Moonshine: One of the best shorts on the first DVD, Moonshine was written and directed by Fatty Arbuckle. Fatty and Buster are revenuers, hunting down a group of moonshiners in the hills of Virginia. Along with several funny gags, this film contains one of the earliest, if not the earliest example of breaking down the "4th wall" and having the characters realize that they are in a movie for the comedic effect. It happens throughout the film, but one of the better examples is when Fatty first meets the moonshiner's daughter, played by Alice Lake. Her father is beating her because of her refusal to marry a local man, played by Al St. John. Fatty separates the two, and chastises Alice for not obeying her father. Fatty and Alice have a quick fight, which ends up with him throwing her into the lake. Alice runs out of the water, embraces Fatty, and says, "I love you." While the two kiss, her father says "That is crazy! You beat up my daughter and she jumps into your arms!" To which Fatty replies "Look, this is only a two-reeler. We don't have time to build up to love scenes." "In that case, go ahead. It's your movie," the father answers.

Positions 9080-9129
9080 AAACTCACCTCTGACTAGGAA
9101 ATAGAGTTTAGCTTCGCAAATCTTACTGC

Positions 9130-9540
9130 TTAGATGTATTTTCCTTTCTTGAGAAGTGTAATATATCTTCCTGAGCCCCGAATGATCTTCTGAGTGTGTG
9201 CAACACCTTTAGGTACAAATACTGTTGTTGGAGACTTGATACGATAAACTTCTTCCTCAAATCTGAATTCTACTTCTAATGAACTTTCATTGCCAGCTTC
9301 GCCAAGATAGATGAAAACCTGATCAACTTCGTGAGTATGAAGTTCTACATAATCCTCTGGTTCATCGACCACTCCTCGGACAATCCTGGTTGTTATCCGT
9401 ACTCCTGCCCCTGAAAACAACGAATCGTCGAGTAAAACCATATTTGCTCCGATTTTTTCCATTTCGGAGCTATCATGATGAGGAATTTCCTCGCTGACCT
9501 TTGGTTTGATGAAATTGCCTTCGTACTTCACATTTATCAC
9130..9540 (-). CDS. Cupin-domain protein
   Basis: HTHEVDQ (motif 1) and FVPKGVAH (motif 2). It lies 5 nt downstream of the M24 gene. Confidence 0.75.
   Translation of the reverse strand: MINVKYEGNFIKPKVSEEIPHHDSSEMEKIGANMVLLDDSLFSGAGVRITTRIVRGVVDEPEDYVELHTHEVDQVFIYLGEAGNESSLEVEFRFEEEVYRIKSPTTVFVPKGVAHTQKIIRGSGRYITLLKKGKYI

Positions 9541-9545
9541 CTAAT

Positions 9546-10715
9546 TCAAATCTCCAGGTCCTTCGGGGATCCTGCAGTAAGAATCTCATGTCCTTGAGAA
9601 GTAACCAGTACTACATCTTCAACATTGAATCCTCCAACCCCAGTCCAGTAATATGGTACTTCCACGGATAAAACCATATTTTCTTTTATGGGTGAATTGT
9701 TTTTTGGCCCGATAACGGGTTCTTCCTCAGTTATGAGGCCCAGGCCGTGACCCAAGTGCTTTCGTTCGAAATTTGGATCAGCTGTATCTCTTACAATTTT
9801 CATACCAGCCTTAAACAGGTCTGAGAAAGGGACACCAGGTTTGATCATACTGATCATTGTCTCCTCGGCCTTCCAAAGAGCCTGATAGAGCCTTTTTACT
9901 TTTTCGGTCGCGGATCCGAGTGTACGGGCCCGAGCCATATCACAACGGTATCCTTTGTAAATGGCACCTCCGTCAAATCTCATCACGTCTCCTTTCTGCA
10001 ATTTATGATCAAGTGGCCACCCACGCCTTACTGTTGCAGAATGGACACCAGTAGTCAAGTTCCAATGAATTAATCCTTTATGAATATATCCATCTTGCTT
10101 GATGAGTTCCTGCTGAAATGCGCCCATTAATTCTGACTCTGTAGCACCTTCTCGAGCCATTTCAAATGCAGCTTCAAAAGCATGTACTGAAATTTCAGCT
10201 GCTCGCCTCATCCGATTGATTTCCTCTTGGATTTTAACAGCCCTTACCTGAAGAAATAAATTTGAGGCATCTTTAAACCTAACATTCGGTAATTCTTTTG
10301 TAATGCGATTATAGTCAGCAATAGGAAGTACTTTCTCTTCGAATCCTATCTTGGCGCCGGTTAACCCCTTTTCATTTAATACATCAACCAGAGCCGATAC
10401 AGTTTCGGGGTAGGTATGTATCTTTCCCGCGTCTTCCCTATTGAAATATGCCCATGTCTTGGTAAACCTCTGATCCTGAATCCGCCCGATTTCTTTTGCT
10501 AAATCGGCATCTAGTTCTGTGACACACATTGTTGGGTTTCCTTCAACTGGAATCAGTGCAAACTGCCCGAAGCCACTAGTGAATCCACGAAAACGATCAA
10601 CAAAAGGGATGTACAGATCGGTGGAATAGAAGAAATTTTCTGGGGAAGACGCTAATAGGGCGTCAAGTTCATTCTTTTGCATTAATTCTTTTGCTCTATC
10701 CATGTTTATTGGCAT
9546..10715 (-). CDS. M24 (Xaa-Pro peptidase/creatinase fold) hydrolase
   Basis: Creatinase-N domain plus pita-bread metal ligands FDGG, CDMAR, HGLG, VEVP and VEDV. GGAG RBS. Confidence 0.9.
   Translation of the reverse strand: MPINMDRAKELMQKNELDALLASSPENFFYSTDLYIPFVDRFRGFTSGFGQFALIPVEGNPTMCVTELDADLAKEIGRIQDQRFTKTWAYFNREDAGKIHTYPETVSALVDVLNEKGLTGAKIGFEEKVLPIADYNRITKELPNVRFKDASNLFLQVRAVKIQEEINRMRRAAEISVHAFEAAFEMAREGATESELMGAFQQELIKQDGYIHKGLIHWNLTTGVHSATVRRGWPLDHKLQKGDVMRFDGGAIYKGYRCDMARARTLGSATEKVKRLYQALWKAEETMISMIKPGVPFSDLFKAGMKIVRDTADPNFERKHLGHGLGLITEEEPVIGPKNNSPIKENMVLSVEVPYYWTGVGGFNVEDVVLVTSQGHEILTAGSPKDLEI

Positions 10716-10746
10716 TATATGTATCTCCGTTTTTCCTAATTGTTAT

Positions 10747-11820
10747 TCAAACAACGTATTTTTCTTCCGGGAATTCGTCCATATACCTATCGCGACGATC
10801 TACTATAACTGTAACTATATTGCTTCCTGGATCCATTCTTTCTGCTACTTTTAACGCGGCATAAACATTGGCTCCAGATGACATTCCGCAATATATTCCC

Another great gag is achieved by the effective use of a matte to allow fifty-four federal agents to climb out of a car. Keaton continued using matte shots in his films for years, and he learned the technique here. This short is great on so many levels, technically, and artistically, and its funny to boot. Well worth the price of the whole disc.
The Hayseed: Another funny film. Arbuckle, a mailman, and the local Constable, John Coogan (in one of only two film appearances, the other being Back Stage) are rivals for the affections of a rural girl, played by Molly Malone.